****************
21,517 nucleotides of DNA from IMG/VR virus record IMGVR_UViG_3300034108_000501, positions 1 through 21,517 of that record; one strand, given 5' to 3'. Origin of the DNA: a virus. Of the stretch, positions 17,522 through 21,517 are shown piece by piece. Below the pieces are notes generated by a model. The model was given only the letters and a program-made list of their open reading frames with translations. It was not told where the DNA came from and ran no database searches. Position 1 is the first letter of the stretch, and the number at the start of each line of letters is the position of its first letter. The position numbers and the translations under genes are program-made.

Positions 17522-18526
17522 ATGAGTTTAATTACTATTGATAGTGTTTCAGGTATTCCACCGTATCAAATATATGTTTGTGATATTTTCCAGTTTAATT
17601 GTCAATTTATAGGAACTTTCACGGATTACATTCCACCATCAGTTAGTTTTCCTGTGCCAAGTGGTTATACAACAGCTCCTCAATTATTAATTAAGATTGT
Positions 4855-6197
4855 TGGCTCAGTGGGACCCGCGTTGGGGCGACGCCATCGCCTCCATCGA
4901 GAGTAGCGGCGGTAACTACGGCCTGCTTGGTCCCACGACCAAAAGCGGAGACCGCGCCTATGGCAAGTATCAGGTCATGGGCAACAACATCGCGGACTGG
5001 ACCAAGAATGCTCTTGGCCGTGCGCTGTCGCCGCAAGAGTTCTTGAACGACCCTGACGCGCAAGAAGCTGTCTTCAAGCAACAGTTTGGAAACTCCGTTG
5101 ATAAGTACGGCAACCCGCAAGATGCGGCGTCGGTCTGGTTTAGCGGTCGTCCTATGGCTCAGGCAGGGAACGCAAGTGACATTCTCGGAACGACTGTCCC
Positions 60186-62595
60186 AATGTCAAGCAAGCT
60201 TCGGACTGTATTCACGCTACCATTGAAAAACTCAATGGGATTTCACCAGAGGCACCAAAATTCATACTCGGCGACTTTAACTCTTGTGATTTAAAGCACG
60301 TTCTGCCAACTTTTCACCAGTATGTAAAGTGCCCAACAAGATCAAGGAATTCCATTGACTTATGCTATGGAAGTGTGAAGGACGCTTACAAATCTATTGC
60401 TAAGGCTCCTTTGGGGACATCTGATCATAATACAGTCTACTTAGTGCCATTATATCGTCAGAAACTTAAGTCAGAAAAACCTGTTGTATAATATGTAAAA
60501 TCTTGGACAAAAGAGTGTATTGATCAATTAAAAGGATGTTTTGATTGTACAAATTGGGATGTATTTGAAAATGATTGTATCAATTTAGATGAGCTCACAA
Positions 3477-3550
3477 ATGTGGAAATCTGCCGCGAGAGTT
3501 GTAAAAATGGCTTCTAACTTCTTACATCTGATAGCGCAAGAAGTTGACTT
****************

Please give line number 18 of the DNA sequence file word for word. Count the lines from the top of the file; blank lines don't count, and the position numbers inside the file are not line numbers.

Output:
3501 GTAAAAATGGCTTCTAACTTCTTACATCTGATAGCGCAAGAAGTTGACTT